Normally known for CDR and digital releases, the Attention Circuit label has begun expanding into the world of vinyl. This split 12-inch, their second wax release, features Al Margolis (as If, Bwana) and Germany’s Gerald Fiebig, is limited to 100 copies and provides both artists sixteen-odd minutes of ambient stretch room.
It’s worth mentioning that this split sees the two artists sharing source materials across their tracks. The If, Bwana track “Fie’s Big Organ/Recorders for Augsburg” takes organ recordings made by Fiebig, and overlays them with recorders played by Margolis. Fiebig’s “Sustained Development” uses parts of the same organ recording, with the addition of other samples supplied by the artist’s bandmates in the Jesus Jackson trio.
If, Bwana’s track begins promisingly: there’s sustained tones overlaid with shrill piping recorder notes. The ominous wavering pedal notes from Bernard Herrmann’s Vertigo soundtrack appear, and the whole affair has a very Hermann Nitsch/H.P. Lovecraft feeling to it, and the woozy sawing of recorder pitches provides an intriguing sense of movement, until there’s a natural breakdown around five minutes, where the limits of human breath bring quietude.
The second part of the track – reminiscent of a group of waterbirds on a lake, of some kind of grouped, anguished calling – is more effective. Problematically, it doesn’t develop much from the seven-minute mark until track’s end. The conclusion is slightly weak – the doom-tinged soundscape peters out – but it’s also neither innocuous enough to be background, nor considered enough to be foreground. A shame, considering how striking parts of the track appear.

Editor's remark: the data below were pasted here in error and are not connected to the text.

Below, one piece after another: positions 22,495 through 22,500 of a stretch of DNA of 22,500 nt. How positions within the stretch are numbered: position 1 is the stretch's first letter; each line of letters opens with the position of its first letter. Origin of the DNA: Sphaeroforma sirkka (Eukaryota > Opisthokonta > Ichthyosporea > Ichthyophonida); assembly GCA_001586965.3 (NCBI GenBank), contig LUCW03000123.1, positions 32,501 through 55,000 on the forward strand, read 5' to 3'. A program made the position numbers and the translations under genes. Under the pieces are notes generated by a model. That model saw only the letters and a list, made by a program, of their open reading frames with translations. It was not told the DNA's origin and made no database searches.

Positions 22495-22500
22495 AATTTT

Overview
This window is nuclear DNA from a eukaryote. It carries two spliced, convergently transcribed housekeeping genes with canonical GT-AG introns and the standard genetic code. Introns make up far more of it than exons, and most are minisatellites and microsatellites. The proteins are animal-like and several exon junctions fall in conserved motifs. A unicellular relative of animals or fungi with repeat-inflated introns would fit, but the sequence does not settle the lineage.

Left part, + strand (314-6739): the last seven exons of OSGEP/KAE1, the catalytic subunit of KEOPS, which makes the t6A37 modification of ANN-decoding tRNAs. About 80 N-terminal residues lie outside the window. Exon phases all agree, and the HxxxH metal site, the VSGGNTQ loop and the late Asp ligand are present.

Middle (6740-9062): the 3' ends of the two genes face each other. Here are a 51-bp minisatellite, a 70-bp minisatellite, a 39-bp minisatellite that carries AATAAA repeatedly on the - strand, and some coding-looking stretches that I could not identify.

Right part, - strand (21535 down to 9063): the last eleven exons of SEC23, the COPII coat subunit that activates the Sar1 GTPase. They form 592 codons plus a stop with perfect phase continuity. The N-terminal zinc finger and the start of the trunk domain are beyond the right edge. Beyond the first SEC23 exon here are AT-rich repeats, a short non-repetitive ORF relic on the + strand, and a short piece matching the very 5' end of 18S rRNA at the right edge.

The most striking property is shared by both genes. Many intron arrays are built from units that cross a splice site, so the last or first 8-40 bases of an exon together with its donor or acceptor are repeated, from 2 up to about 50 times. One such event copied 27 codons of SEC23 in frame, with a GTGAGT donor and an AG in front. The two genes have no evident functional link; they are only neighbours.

Gerald Fiebig’s ‘Sustained Development’s features the same reedy organ tones, but with more organisation. They’re constructed in waves, creating a feeling of motion, of tidal drift. It’s a slow-burn piece, but seems more at home in the ambient Nurse With Wound part of the world; its slow iterations and feeling of bobbing, rising waves would sit well with any fans of NWW’s Salt Marie Celeste.
Around the nine-minute mark there’s a subtle, higher-pitched noise, a tremulous beckoning that’s answered with a larger, rounder, response. There’s the sense of communication between intelligences, of interstellar gaps. And then, weirdly, it turns very zen. Slight organ swells, higher-pitched tones and a feeling of expansive nothingness – but not in the same, oppressive way as before. It’s contemplative and ends with the introduction of field recordings of birds in a move which brings a real sense of completion, of journeying.
As ever, the split release risks highlighting a difference of quality. Here, the quality is with Fiebig, for sure.